In December, the Sonoma County Board of Supervisors approved a $15 per hour living-wage ordinance. The legislation will increase wages for approximately 1,200 workers employed by the county and large county contractors — including park aids, animal care, security, janitorial, landscape, mental health, recycling and other low-wage workers.
A coalition of labor, faith, environmental and community organizations originally proposed living wage legislation to the county in September 2014. The coalition appreciates the approval of a living-wage law by the board. Sonoma County now joins six other California counties that have passed living-wage laws.
However, given the extensive changes made by the board and county staff to our proposed law, the adopted legislation falls short of what is needed.
Living-wage laws are intended to address a generation of widening inequality, in particular, the growth of the low-wage workforce.
According to U.S. Census data, the number of California workers earning less than $14 an hour jumped from 22 percent in 1979 to 33 percent in 2014. One-third of Sonoma County’s households are working poor — receiving income of less than $47,700 annually for a family of four, with at least one household member reporting income from work.
Working poverty will continue to grow. According to the California Employment Development Department, 40 percent of jobs created from 2010 to 2020 in the county will pay less than $15 an hour.
The California Budget and Policy Project estimates that in Sonoma County, a living wage for two parents working full-time to support two children is $22 per hour, including costs for food, housing, transportation, child care and health care — without relying on any public safety net programs.
The current state minimum wage of $10 an hour is less than half of a living or self-sufficiency wage.
Raising the wage floor is the most effective way to address working poverty. Because state and federal governments have not acted to boost the minimum wage to the level of a living wage, more than 140 cities and counties nationwide have implemented living-wage laws.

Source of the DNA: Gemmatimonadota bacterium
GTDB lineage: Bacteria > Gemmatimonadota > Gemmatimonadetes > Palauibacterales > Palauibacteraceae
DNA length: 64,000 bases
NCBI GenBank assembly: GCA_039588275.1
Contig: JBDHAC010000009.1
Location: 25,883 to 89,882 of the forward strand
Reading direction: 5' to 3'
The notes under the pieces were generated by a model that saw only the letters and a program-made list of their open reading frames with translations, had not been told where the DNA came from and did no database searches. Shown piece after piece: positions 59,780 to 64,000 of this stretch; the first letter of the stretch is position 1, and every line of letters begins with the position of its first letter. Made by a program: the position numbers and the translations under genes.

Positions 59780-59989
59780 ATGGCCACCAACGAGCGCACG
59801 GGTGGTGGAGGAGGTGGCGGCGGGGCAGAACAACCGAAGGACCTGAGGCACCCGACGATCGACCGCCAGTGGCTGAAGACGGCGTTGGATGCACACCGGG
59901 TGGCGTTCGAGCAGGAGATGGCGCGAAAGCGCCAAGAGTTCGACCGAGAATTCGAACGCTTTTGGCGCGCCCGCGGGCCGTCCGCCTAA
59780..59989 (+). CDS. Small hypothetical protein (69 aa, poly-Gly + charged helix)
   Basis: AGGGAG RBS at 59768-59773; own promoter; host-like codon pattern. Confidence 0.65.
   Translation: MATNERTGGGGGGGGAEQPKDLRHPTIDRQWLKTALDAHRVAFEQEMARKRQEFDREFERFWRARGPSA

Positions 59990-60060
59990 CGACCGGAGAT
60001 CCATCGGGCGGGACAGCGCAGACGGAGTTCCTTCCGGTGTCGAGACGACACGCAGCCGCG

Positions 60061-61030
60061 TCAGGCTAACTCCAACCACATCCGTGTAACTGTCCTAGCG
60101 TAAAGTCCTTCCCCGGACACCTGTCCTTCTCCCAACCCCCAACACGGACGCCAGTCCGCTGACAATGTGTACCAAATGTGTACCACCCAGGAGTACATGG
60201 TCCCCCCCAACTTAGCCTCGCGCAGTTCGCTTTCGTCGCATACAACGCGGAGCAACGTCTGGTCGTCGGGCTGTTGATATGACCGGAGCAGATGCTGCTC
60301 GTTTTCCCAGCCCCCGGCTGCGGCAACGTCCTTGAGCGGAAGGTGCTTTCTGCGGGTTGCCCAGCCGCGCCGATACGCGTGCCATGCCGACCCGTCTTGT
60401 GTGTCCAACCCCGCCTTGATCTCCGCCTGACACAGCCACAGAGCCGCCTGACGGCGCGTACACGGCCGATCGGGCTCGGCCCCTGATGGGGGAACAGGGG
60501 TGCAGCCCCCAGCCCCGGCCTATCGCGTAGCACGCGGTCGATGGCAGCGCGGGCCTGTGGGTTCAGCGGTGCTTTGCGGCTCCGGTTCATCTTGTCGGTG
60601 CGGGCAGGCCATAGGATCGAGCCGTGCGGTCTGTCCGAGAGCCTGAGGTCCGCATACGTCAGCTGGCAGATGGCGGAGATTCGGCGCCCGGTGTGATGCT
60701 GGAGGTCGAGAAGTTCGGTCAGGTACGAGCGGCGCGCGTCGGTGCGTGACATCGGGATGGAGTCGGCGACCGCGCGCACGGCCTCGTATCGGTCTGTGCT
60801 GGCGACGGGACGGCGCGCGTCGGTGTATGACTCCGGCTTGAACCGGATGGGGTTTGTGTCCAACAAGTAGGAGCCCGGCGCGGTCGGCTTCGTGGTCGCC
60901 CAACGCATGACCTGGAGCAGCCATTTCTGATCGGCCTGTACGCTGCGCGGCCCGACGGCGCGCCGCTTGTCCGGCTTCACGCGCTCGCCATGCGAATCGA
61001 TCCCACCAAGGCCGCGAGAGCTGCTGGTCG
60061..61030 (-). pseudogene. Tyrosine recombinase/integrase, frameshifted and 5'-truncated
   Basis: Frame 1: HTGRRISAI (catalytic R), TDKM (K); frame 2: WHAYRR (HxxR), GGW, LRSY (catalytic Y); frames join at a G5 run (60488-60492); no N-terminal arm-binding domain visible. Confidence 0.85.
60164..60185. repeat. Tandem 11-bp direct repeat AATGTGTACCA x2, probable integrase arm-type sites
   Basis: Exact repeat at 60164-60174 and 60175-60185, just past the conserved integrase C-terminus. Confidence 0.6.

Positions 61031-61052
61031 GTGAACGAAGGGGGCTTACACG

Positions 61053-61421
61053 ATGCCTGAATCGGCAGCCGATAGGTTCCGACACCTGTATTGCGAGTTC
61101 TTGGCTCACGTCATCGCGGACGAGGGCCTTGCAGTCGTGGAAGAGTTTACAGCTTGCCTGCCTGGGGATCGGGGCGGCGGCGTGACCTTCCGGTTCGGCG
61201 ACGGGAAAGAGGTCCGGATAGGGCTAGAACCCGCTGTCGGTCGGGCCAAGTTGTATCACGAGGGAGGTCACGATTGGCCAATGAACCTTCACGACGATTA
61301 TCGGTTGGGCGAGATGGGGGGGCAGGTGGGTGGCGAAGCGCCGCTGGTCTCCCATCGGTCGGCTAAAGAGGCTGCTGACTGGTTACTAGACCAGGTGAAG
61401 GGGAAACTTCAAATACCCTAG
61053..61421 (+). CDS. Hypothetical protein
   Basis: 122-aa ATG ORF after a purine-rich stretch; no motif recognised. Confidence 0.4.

Structural reforms occur only when grass-roots movements pressure the state and federal governments from below to enact public policies that address economic inequality, racial, gender and sexual discrimination and environmental protection.
The “Fight for $15,” is such a grass-roots movement, rooted in strikes by fast food workers starting in New York in 2013, the Occupy encampments of 2011-2012 and the living wage movement that began in 1994 when Baltimore approved the first such law.
The nationwide “Fight for $15” has dramatically accelerated, and last April 60,000 fast-food, retail, home care and child care workers in 200 cities walked off their jobs demanding $15 an hour.
Since 2014, many cities, including Seattle, San Francisco and Los Angeles have enacted $15-an-hour citywide minimum wage laws that cover all low-wage workers.
Last year, Santa Clara County implemented the highest ($19 per hour) and most comprehensive living-wage law ever, and San Mateo County will soon approve a similar law.
Locally, the supervisors’ action was a limited step forward compared to the comprehensive living-wage legislation implemented by Santa Clara, Santa Cruz and San Francisco counties and cities such as Sebastopol, Sonoma and Petaluma. To align with these local jurisdictions and the national “Fight for $15” movement, the board should expand and amend the recently enacted law.